Frequently asked questions
- How do I get started?
The first thing to do is to download the software and follow the
accompanying instructions to get it working on your
system. An entire agent code skeleton is provided, so that you
can jump right in and being writing your agent immediately. Please contact us to let us know you are interested in participating, so we can help answer any questions that may arise.
- How hard is it to get this working?
The new infrastructure has been designed to enable a very low bar of entry. You don't have to know anything about the
client or server, you can simply write C++ code that will choose a shot to attempt given a table state. Some commonly
used functions are provided in the software package, as
well as the physics simulation code used in the
competition. The game server is already running, and so
as soon as you have code written that picks a shot, you
should be able to play games to your heart's content.
- What level of student would this be appropriate for?
The answer to this will obviously depend a lot on the students involved, but we anticipate that designing and implementing an agent could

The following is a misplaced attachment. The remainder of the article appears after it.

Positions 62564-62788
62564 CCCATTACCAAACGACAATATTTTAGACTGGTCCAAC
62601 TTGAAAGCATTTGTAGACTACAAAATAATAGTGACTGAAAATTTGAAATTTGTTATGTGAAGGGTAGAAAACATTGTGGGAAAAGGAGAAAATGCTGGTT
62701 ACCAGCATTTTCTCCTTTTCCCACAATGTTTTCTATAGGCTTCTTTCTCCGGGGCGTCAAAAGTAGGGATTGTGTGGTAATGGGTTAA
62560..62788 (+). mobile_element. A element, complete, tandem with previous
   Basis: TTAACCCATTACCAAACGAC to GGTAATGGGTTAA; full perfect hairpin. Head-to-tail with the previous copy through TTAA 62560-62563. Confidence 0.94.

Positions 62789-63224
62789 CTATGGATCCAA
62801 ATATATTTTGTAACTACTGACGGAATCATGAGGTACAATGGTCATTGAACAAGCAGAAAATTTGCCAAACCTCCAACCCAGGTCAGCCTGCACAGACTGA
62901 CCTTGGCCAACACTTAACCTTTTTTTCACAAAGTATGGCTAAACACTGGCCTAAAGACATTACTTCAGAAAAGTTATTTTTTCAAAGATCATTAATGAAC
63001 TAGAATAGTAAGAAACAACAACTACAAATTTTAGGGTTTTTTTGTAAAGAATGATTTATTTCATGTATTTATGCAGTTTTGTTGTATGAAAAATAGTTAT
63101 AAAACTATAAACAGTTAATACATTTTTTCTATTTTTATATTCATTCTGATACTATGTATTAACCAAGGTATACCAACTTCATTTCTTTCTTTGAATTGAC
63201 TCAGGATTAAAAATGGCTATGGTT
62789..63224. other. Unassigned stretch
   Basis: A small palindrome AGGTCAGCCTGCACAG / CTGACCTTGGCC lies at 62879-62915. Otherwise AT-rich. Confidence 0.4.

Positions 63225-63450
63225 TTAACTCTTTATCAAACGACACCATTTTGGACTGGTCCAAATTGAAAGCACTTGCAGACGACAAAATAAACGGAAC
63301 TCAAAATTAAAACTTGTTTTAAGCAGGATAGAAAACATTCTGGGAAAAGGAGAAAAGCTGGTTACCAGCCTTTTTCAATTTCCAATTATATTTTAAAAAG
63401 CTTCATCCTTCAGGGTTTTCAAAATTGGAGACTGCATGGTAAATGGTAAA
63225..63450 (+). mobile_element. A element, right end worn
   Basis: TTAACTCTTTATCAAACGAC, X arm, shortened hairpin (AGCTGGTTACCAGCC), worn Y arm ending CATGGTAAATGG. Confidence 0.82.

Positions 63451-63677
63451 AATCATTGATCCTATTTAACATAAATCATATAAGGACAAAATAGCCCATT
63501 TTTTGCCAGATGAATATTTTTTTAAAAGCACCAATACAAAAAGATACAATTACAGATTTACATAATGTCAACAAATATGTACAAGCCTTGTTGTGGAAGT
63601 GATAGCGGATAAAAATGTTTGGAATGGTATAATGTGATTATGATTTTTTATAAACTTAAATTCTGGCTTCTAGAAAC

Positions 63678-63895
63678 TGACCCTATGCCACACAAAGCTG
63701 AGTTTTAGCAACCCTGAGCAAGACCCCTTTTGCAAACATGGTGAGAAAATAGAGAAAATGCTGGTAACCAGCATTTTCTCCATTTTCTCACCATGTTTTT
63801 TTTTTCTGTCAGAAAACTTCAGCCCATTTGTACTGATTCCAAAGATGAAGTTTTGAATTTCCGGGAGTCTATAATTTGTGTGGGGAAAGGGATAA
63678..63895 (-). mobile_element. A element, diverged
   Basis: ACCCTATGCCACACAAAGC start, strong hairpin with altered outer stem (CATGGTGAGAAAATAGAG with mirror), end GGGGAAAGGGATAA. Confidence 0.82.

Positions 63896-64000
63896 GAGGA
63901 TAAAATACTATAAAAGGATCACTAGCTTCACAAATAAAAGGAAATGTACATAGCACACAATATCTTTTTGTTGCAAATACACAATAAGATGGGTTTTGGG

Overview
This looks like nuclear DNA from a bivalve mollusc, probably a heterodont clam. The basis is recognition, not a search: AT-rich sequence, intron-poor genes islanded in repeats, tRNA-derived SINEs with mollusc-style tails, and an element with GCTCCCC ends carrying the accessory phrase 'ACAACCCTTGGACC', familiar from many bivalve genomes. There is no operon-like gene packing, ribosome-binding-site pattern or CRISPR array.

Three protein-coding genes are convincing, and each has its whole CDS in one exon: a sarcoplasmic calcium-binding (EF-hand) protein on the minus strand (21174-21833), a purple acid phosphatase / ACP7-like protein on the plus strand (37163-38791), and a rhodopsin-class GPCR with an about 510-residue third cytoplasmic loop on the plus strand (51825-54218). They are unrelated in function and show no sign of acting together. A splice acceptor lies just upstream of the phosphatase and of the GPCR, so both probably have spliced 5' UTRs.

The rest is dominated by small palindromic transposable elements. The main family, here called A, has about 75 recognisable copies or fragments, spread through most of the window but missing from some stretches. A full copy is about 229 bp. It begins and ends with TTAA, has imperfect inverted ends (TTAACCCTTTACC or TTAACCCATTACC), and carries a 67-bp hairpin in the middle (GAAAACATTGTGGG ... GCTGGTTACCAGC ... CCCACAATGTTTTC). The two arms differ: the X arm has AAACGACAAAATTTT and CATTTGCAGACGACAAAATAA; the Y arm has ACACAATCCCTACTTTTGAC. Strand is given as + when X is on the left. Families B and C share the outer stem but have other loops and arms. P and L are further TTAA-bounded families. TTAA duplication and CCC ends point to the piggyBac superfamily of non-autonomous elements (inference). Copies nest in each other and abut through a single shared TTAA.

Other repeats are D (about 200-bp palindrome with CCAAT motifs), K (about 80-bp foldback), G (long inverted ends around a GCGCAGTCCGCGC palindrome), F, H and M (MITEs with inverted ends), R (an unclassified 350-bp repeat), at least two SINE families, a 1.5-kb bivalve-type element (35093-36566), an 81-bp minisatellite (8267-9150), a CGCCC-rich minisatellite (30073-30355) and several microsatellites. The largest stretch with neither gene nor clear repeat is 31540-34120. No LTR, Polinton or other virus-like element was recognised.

be done by either a group of undergraduates over the course of a semester, perhaps as part of a course, or by a masters or PhD student as a slightly
longer term project. The sophistication of the agents can vary a lot, and the new noise levels of the competition might be best attacked with
new agent designs that haven't been around before.
- Would we have to physically attend the tournament?
While it is always fun to interact with the other
competitors in person, the tournament has been designed
to facilitate remote participation. This means that the
cost of participation is just the amount of time it takes
you to program your agent and the computer that it runs
- How can I help get more people involved?
Email your friends and colleagues, put up some
flyers, tell everyone you know!
If you have any suggestions or questions, please email: firstname.lastname@example.org